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Tony Addison

3 Economics tony addison Industrialization and democratization could not be achieved at the same time. When my father became president, this country was in terrible poverty. The first thing he had to do was to save the country through industrialization and from that followed democratization. (South Korean presidential candidate, Park Geun-hye, on her father, Park Chung-hee, who took power in the 1961 military coup, quoted in Financial Times 12 March 2002) The quotation that starts this chapter expresses a sentiment that was common currency in the early days of

in Democratization through the looking-glass

Today, in many countries what is viewed as ‘credible’ economic knowledge stems from academic economics. The discipline of academic economics is based in universities across the world that employ economists who produce research that is published in academic journals and educate students who then go into government, businesses, and think tanks. Through the book’s authors’ and contributors’ experiences of economics education, and as part of the international student movement Rethinking Economics, it argues that academic economics in its current state does not provide people with the knowledge that we need to build thriving economies that allows everyone to flourish wherever they are from in the world, and whatever their racialised identity, gender or socioeconomic background. The consequences of this inadequate education links to modern economies being a root cause of systemic racism and sexism, socioeconomic inequality, and the ecological crisis. When economies are rooted in a set of principles that values whiteness, maleness and wealth, we should not be surprised by the inequalities that show up. Structural inequalities need systemic change, change that infiltrates through every level of the system, otherwise we risk reproducing and deepening them. This book makes the case that in order to reclaim economics it is necessary to diversify, decolonise and democratise how economics is taught and practised, and by whom. It calls on everyone to do what we can to reclaim economics for racial justice, gender equality and future generations.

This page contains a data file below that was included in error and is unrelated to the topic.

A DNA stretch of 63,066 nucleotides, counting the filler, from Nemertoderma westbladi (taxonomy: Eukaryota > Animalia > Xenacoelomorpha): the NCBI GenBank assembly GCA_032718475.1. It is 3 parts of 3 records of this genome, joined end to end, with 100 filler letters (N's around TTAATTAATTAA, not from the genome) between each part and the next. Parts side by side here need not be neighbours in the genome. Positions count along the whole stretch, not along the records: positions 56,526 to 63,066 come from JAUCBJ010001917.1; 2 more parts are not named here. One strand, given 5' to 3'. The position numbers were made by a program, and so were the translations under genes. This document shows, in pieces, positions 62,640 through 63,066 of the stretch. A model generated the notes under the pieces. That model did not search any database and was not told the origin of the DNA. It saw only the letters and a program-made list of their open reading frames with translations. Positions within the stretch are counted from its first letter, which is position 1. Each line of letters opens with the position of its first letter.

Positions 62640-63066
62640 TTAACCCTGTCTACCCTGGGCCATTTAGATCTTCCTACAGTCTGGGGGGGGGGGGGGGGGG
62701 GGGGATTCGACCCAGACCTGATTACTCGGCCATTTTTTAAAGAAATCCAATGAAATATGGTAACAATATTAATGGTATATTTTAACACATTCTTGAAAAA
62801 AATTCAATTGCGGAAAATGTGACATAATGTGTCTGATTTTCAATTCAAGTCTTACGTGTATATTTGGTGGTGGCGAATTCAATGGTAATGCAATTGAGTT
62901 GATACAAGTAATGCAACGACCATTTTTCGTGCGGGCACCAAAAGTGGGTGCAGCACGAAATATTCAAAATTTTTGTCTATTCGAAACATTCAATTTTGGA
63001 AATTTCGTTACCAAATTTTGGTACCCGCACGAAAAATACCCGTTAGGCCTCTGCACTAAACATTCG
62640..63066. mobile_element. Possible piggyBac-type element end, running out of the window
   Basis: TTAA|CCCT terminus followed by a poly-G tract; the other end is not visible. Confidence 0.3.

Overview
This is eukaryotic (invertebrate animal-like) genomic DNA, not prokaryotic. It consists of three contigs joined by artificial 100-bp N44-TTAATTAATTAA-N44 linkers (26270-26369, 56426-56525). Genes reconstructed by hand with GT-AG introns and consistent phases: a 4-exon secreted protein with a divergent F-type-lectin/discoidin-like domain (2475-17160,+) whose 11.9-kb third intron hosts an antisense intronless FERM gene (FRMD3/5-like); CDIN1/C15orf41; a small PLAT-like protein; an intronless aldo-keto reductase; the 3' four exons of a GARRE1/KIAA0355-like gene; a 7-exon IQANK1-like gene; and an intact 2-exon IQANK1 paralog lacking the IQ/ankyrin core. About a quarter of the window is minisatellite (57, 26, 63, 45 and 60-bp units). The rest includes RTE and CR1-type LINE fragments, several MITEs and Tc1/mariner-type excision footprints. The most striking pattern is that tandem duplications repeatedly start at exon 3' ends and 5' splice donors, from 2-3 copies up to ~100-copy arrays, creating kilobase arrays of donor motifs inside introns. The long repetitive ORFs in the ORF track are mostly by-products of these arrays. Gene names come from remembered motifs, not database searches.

Joe Earle, Cahal Moran, and Zach Ward-Perkins

Chapter 3 Beyond neoclassical economics Economics as a contested discipline pluralism n. a condition or system in which two or more states, groups, principles, sources of authority, etc., coexist.1 Economics education shapes how its students think about the world. This makes economics powerful, as those who study it often go on to have significant authority. Economics is presented as a unified field and its association with maths and statistics makes it easy to see it as a science. However, this is not the reality. In this chapter we argue that there is a

in The econocracy
Joe Earle, Cahal Moran, and Zach Ward-Perkins

Chapter 2 Economics as indoctrination The ideas of economists and political philosophers, both when they are right and when they are wrong, are more powerful than is commonly understood. Indeed, the world is ruled by little else John Maynard Keynes1 I don’t care who writes a nation’s laws, if I can write its economics textbooks Paul Samuelson2 In the space of seventy or eighty years the idea of ‘the economy’ went from non-existent to occupying a central place in our world. As a result of this meteoric ascent, economics – the study of the economy  – has gained

in The econocracy
Bill Dunn

Introduction This chapter introduces economics as Keynes encountered it and then how his own work before the General Theory begins to break from orthodoxy. Keynes depicts almost all his predecessors, at least those he considered worth discussing, as ‘classical’ economists. He acknowledges that this stretches the concept, but it allows him to include not just ‘Ricardo and James Mill and their predecessors …[but also] the followers of Ricardo’ ( 1973 : footnote 3). His understanding therefore includes the later marginalist or ‘neo-classical’ writers